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martin@martindinham.co.uk

Location: Exeter, Devon.

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January 18, 2018

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Stream of Consciousness or Babbling Bollocks

October 12, 2017

 

According to my old university books, William James, the ‘father of American psychology’, came up with the term ‘stream of consciousness’ to describe the disjointed mix of thoughts, memories and fantasies that flow through our woken hours. Fortunately, when we articulate our ideas to the outside world, we usually edit this mishmash into coherence. But some fiction writers choose to climb inside their character’s head and give us a version of it.

 

To be successful it has to be a compromised version because, by its nature, stream of consciousness is long-winded babbling bollocks. No reader would give their time to it. The writer’s version has to serve narrative purpose and convey something.

 

As a writer, ask yourself what that is. Maybe it’s to show a character as two-faced. Maybe he or she is under the yoke of a cruel boss, wife, husband, kidnapper or whatever and you want to reveal his or her desire to escape or change the relationship (or that they enjoy it… the world’s a weird place after all). Maybe a helpful neighbour is actually a plotting psychopath and you want to show their lack of empathy and near orgasmic pleasure at manipulating people.

 

Once the purpose is clear in your mind, you can control the rambling nature of the style. No matter how often you go off at a tangent to mimic it, you’ll know the way back to the real issue you’re trying to highlight in order to add to plot, theme or character. You can signpost. It doesn’t have to be obvious, readers’ like a puzzle, but it should be discernibly there somewhere in the muddle of disjointed thinking.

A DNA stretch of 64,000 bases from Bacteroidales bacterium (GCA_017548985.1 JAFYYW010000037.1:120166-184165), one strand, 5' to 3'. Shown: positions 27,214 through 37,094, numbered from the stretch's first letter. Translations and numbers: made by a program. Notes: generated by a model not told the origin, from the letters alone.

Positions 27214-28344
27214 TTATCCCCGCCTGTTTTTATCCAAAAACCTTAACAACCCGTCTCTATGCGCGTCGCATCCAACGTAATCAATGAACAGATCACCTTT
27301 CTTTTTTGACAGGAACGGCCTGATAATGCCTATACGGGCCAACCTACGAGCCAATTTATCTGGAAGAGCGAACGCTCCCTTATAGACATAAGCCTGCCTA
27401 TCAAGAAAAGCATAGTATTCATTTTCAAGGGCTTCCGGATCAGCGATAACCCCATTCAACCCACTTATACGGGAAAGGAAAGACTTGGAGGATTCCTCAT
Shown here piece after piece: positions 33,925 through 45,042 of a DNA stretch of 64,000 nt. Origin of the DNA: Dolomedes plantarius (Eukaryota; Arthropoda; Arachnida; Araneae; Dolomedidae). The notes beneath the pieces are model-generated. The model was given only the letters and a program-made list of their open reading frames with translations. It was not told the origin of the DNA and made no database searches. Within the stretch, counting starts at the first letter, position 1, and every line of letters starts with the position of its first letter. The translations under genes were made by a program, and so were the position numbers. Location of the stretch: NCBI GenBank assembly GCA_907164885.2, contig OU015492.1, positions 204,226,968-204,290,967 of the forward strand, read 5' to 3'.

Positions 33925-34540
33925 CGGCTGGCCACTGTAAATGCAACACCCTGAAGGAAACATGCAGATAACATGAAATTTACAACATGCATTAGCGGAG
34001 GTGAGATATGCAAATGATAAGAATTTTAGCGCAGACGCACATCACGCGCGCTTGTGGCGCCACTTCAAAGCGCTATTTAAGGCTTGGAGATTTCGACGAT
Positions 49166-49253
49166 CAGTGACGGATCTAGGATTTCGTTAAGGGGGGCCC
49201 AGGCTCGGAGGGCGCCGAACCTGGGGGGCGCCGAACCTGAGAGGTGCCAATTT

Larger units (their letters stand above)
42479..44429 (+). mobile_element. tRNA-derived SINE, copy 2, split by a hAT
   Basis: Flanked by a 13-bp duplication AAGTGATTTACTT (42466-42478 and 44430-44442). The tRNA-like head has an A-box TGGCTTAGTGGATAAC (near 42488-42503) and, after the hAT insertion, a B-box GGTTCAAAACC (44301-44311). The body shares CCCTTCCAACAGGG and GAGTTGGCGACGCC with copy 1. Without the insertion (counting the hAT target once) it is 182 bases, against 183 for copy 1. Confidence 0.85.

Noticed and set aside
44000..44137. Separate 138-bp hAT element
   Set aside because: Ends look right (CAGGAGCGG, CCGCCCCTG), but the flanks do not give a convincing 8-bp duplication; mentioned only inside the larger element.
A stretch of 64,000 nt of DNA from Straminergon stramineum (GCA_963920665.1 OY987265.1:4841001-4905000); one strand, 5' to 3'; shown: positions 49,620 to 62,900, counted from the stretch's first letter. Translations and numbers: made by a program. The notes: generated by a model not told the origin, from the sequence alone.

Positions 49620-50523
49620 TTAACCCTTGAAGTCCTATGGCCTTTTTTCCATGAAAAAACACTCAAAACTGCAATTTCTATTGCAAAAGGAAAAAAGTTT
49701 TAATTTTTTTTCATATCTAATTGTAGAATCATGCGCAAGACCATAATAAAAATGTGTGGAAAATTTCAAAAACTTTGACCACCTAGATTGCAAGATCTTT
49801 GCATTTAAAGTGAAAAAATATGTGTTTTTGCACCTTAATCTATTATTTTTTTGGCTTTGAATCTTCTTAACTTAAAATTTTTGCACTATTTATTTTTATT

It’s a difficult skill, requiring imaginative punctuation and structure to paint the crazy nature of it.  Done well, it adds realism (or surrealism) and takes a reader deeper into a character’s psyche than any other technique. Done badly, well, what can I say? Babbling bollocks.

 

 

Book review/recommendation: Periodic Tales: The Curious Lives of the Elements by Hugh Aldersey-Williams

 

History books, particularly quirky ones, are great source material for novelists and this one is full of gems. Each element has its own fascinating stories and myths. Did the Germans really think they could pay back WWII reparation demands by recovering gold dissolved in seawater? Apparently, yes. And where else to learn about the dubious protection of Radium condoms and other elementary pleasures. Ps: Ever heard of Europium?

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